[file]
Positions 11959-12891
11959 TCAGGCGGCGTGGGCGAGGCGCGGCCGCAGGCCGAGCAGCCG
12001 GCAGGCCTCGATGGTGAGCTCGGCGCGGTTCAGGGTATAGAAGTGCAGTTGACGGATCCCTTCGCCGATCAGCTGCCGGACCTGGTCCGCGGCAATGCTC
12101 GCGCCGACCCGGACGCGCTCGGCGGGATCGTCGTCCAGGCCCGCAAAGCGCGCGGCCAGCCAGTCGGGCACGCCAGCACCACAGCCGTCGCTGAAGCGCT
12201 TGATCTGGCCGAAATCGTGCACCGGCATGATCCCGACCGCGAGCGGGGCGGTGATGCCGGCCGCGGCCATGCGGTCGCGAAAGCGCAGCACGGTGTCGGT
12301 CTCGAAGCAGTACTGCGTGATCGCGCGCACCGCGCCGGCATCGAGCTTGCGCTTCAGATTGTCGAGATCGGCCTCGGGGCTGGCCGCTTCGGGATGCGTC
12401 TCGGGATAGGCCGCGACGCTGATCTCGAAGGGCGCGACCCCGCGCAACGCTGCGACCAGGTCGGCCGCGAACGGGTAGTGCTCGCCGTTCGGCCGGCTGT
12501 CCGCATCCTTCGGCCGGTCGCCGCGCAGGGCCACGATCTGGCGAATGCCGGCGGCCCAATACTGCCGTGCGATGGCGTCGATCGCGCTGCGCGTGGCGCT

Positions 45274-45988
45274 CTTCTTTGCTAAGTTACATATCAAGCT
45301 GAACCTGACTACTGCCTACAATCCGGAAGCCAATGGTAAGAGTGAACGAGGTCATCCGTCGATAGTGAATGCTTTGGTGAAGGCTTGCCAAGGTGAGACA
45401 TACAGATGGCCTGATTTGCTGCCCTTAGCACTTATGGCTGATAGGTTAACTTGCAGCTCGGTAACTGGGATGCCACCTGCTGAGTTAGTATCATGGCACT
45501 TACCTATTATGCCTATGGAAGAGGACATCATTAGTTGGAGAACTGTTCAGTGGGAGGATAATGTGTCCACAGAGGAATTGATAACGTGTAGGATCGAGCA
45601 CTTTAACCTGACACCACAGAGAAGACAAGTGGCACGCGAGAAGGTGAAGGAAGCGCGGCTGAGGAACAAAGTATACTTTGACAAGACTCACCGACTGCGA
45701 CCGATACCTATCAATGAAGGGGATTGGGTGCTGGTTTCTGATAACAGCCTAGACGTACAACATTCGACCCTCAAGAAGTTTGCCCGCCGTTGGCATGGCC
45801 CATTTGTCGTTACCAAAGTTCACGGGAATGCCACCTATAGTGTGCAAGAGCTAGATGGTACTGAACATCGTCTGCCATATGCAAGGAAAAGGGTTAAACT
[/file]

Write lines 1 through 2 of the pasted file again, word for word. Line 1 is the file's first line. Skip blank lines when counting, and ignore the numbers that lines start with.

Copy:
Positions 11959-12891
11959 TCAGGCGGCGTGGGCGAGGCGCGGCCGCAGGCCGAGCAGCCG